This is the Baby Bell I'm most familiar with . . . BellSouth - (formerly Southern Bell and South Central Bell).

In 1984, the Bell System's local exchanges were divested from AT&T and organized into regional "Bell Operating Companies" which are sometimes called, unofficially, "Baby Bells".  BellSouth is the last of the original "Baby Bells" still operating by itself, a BellSouth spokesman said.  BellSouth Corporation is an integrated communications services company headquartered in Atlanta, Georgia serving more than 41 million customers in the United States and 16 other countries. BellSouth, consistently recognized for customer satisfaction, provides residential, business and wholesale customers with integrated voice, video and data services to meet their communications needs. BellSouth is a Fortune 100 company with total revenues exceeding $26 billion. 

The following is a brief account of corporate changes that took place in what is now called BellSouth:

1990 - 1991 - Prior to 12/31/1991, BellSouth Corporation consisted of two separate operating companies:

  • South Central Bell Telephone Company which serviced Alabama, Kentucky, Louisiana, Mississippi and Tennessee.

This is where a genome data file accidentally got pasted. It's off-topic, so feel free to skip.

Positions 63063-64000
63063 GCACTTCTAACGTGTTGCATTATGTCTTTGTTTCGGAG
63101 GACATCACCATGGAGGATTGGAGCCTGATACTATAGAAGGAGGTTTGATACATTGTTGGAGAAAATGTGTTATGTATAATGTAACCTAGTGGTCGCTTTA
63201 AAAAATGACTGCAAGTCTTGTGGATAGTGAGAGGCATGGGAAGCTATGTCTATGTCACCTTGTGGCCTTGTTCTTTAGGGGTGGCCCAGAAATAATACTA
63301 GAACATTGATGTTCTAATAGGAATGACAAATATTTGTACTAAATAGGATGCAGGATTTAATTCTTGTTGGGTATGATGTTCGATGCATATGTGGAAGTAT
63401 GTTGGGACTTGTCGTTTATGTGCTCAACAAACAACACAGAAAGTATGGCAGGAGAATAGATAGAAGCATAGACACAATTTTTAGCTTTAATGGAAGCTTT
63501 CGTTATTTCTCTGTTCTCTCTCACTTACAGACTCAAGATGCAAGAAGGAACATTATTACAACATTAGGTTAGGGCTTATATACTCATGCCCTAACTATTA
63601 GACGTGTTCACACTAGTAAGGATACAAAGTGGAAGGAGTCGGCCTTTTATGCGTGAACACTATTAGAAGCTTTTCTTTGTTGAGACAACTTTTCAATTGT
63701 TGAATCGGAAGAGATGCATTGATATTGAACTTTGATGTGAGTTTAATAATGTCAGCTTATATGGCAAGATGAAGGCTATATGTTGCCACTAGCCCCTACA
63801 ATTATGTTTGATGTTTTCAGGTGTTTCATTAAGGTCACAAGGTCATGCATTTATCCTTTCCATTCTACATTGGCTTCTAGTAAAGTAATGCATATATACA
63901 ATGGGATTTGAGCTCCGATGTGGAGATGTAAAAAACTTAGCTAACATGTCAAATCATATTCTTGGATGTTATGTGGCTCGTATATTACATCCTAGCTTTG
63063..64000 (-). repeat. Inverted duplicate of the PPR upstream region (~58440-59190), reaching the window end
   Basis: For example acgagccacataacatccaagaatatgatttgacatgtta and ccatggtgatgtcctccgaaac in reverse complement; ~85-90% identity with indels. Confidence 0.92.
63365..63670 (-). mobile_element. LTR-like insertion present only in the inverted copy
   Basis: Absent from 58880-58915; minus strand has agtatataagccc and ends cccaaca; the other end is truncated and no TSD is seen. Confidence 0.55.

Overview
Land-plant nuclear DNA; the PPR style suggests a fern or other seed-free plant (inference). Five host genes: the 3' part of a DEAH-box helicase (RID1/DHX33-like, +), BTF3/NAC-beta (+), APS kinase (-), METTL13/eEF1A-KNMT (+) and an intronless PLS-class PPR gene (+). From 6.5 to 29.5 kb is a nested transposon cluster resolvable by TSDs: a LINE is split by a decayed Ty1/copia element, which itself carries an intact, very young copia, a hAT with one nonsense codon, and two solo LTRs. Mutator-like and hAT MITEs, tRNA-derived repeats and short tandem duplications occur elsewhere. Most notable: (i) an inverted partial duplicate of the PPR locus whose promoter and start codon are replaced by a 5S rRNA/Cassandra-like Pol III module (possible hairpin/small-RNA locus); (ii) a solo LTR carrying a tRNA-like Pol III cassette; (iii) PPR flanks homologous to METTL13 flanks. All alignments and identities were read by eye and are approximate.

• Southern Bell Telephone and Telegraph Company which serviced Florida, Georgia, North Carolina, and South Carolina.

1992 - 1994 - On 1/1/1992, South Central Bell and Southern Bell were merged, forming BellSouth Telecommunications, Inc., a corporation that is wholly-owned by BellSouth Corporation.

1995 - BellSouth Telecommunications, Inc. had no changes during this period, except that on 1/1/1995, the names South Central Bell and Southern Bell were dropped and only BellSouth Telecommunications, Inc. was used.

1996 - 2005 - BellSouth Telecommunications, Inc. had no changes during this period.

2006 - BellSouth announced on March 5, 2006 that they have reached an agreement with the "new" AT&T (formerly SBC) to merge within a year.  The Cingular name will become AT&T and BellSouth will be called AT&T.
 

BellSouth has proudly kept the Bell name, logo and tradition! Click HERE to view PDF. (a GIF image is also available by clicking HERE.)

I wish I could say the same for the rest of the former Bell System local operating companies!  Yes, you might have guessed by now that I'm a BellSouth customer. I have BellSouth for my local phone service, cell phone service (Cingular), FastAccess ADSL Internet service and long distance service. I've been a Southern Bell and BellSouth customer since the 1970's so I think that makes me a loyal customer :-)